Our vacation took us to Parke County Indiana to the Covered Bridge Festival. Of the over thirty-three bridges still open to the public, we visited about fifteen. Parke County calls itself the "Covered Bridge Capital of the World." The cost of this Festival is a little gas in the car (unless you choose to ride bicycles). There may be the cost, if you choose, for numerous (and I mean thousands upon thousands) of roadside stands selling everything from stuff to antiques to crafts to arts and foods. But, be assured, they are selling in the friendliest of manner; willing to share history, directions, and a talk on the weather.
Most covered bridges are over small streams, a few have been moved to other places so modern farm machinery could cross and some are on private land.
This part of Indiana has a large population of Amish, Mennonite and Quaker families. Several times we met buggies and noticed quite a few vendors had plain folks tending the booths. Stopping for their homemade noodles, cheese, pretzels and whoopie pies are just a few of the pleasures these folks bring to the country markets. The Old Order Amish do not want their faces evident in photos so I made sure I didn't insult their beliefs - hence this distant photo.
This area of Southern Indiana is especially beautiful this time of the year and driving the back roads to get to bridges over creeks called Raccoon, Otter, Leatherwood and Sugar gave us many beautiful views.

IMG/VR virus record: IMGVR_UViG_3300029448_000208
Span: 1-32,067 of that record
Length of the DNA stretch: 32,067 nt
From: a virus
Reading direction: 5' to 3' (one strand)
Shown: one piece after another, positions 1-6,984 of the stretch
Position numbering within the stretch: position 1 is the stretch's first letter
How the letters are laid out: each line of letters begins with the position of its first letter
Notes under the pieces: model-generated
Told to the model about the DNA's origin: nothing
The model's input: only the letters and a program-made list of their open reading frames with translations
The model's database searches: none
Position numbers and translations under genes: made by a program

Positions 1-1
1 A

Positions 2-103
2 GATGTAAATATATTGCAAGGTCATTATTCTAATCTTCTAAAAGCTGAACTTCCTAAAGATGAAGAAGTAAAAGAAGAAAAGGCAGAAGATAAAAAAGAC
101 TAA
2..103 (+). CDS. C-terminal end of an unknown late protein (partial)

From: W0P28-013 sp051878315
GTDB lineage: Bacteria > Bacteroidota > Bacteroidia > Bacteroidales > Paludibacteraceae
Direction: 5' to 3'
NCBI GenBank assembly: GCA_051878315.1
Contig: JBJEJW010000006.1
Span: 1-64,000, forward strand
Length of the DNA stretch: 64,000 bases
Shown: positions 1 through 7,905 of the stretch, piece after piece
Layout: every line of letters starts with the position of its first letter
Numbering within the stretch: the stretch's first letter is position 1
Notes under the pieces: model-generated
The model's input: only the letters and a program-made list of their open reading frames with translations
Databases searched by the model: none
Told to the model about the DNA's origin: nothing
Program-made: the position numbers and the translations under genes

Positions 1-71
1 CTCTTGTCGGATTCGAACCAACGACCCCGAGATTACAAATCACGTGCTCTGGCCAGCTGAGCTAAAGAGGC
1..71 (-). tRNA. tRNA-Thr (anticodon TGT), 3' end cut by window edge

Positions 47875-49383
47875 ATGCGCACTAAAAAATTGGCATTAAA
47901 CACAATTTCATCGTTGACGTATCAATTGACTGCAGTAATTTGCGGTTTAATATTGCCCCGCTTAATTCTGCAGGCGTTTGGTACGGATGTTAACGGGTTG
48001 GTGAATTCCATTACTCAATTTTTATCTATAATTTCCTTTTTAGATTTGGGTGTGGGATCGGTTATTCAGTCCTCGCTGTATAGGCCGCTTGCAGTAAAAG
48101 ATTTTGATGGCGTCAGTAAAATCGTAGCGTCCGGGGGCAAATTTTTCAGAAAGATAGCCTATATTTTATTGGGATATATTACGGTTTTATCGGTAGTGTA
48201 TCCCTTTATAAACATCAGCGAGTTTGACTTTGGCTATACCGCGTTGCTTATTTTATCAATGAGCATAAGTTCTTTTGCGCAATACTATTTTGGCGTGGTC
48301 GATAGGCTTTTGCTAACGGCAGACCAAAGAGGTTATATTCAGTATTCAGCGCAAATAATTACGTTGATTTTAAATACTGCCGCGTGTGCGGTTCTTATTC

The starting point for the Covered Bridge Festival is Rockville IN and the area encompasses Turkey Run State Park, Shades State Park, Cecil M. Harden Lake and other historical sites. For history buffs, it is close to Dana IN where there is an Ernie Pyle exhibit, many sites housing Quaker facilities and settlements and lots of very old, tiny and "quaint" villages.
Most of the stream beds were nearly dry from the extensive drought this area has been experiencing but those hills around the bridges are still alive with native trees and plants. The Sycamore "Platanus occidentalis L." , Tulip "Liriodendron tulipifera L.", plus many varieties of oak, maple and birch still line the banks. There is something beautiful and serene about the many colored leaves laying on the banks and grounds - highlighting the old bridge structures.
This doesn't appear to be a wealthy part of the country which may be the reason it has been preserved from the wreaking ball of progress. Another benefit for this Hoosier is I get to be re acclimated to the friendliness of Indiana residents. It's just poor manners for anyone to pass another person and not pause to speak and politely inquire about your day. In my day (seriously did I just say that???), you budgeted your time to allow those friendly conversations and nothing branded you an "outsider" more quickly than lack of eye contact and a failure to give a friendly how-dee-doo.
I enjoy the fact the trees we saw were perhaps hundreds of years old and a reminder that what we plant today is an investment in the generations of the future. One state park brochure stated each mature tree gives off fifty gallons of moisture every twenty-four hours. Now that's a gift for the generations!
To see more about Parke County Indiana: